Elizabeth K. Grossman
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Dr. Elizabeth K. Grossman 84, of Carmel, Indiana, passed away on September 24, 2007 at her home surrounded by her family and friends. Elizabeth was born in Staten Island, NY, to the late George and Ethel Elliott Korn. She moved to Cleveland, Ohio in 1947 after graduating from Curtis High School in Staten Island at the age of 16. She then moved to Carmel, IN, in 1954. She started her nursing career as a cadet nurse in 1945. From 1947-1953, she was Head Nurse and Supervisor at MacDonald House University Hospital in Cleveland. From 1953-1956, she was a Supervisor in the maternity department at Methodist Hospital, overseeing a staff of 125 and annual births of approximately 6000. From 1959-1962, she was an instructor in the maternity nursing program at DePauw University School of Nursing, Greencastle, IN. From 1959-1988 she worked for Indiana University School of Nursing starting on the Bloomington Campus, eventually moving to the Indianapolis Campus where she held positions as Assistant Professor, Associate Professor and Full Professor. She became Dean of the IU School of Nursing in 1973. In this capacity, she was responsible for four degree programs and continuing education. This program offered nursing instruction on seven campuses with approximately 3200 students and over 200 faculty, making it the largest School of Nursing in the country. She retired in 1988. Elizabeth attended Hunter College in New York City, where she earned Bachelor's degrees in Zoology, Meteorology, & Botany in 1944. Soon afterward, Elizabeth attended Case Western Reserve University, where she earned a Masters degree in Nursing, graduating in 1947, and a second Masters in Nursing Education from Indiana University in 1960. Elizabeth was a professor and chairperson at Indiana University and earned an Obstetrical Associate Practitioner certificate and a doctorate in higher education (Ed.D.) from Indiana University in 1972. During her tenure there, she helped create the only doctoral nursing program in the state and the first clinical nurse specialist program in Indiana. She also initiated distance-education courses for the Master's program. Elizabeth also spent much time in service to the community. She taught mother and child classes at the American Red Cross and conducted weekly groups for pregnant adolescents at the Indiana Girls School. She was also a founder and board member of the Maternity Family League in Indiana and served on the boards of the Julian Center and the Little Red Door Cancer Agency. A few of Elizabeth's additional honors include: • A listing in the 1970 edition of Outstanding Educators • Added to the Curtis High School Hall of Fame • Named to the Hunter College Hall of Fame, 1973 • Received Distinguished Alumni Award from Indiana University School of Nursing Alumni Association, 1974 • Received Distinguished Service Award, Sigma Theta Tau Convention, Washington, DC, 1977 • Recognized for continued support and encouragement of Maternity Family League and the International Childbirth Education Association Convention, 1977 • Received Nurse of the Year Award from the Indiana Citizens' League for Nursing and the Allstate Foundation for dedication and outstanding contribution to the nursing profession and to humanity, 1980 • Selected by Alpha Xi Delta for "Woman of Distinction in Education" award, 1983 • Appointed Civilian National Consultant in Nursing to the United States Air Force, 1983-1987. • Listed in Who's Who of American Women, 1983-84 • Received one of Sigma Theta Tau's first Presidential Awards for Leadership at their National Convention, 1985 • Granted National Consultant Emeritus in recognition of outstanding service • In 2000, Elizabeth received the Sagamore of the Wabash Award from the State of Indiana. Elizabeth was honored for her contributions to the field of medicine, to the Indiana University School of Nursing and to her community. • She is considered a pioneer in the movement to bring fathers into the delivery room. • Elizabeth was also instrumental in bringing the headquarters of the national nursing fraternity, Sigma Theta Tau, to Indianapolis. Because of these achievements, the Indianapolis Star newspaper named Elizabeth one of the ten Hoosiers who made the most difference in health care in the twentieth century, joining such famous names as "Doc" Bowen and Eli Lilly. Elizabeth was a loving and devoted mother and grandmother. She loved people and was very outgoing. She had the ability to see into someone's heart without being confused by the superficial. She was a champion for the underdog. You could not have a better and more loyal friend than Elizabeth Grossman. Elizabeth was preceded in death by Ludwig Reinle, a Merchant Marine lost at sea in 1944, whom she married in 1943. She then married Thomas E. Grossman, Sr., a WWII veteran, in 1952, and he passed away in 1986. She is survived by her son, Thomas Edward Grossman, Jr. and her grandson, Thomas Edward Grossman, III. A Mass of Christian Burial will be held Saturday, September 29 at 11:00 a.m. in St. Elizabeth Seton Catholic Church, of which she was a member. Family and friends are invited to call from 3:00 - 8:00 p.m. Thursday, September 27 and Friday, September 28 at Flanner & Buchanan Funeral Center-Carmel. Burial will be in Oaklawn Memorial Gardens. Memorial contributions may be made to St. Elizabeth Seton Catholic Church, 10655 Haverstick Rd., Carmel, IN, 46033 or to the Grossman-Markel Heritage Fund co IU School of Nursing 1111 Middle Drive Indianapolis, IN 46202.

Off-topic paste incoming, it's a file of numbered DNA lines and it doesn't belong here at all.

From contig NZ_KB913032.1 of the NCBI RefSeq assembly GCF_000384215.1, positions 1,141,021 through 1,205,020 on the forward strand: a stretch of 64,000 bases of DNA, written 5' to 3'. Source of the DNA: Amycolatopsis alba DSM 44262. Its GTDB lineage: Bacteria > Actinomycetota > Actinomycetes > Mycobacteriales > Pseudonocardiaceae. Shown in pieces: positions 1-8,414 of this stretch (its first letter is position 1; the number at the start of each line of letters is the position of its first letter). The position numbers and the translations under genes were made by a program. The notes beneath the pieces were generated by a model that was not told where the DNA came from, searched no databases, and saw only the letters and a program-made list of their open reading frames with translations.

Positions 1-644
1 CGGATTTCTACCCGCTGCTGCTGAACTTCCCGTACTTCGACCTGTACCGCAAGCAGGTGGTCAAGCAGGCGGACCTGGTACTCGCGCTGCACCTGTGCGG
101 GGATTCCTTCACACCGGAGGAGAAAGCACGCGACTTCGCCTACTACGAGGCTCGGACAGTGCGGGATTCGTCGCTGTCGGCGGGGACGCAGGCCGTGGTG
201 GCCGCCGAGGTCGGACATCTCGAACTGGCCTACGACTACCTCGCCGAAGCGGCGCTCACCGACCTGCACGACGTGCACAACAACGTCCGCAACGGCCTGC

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Published in The Indianapolis Star on Sep. 27, 2007.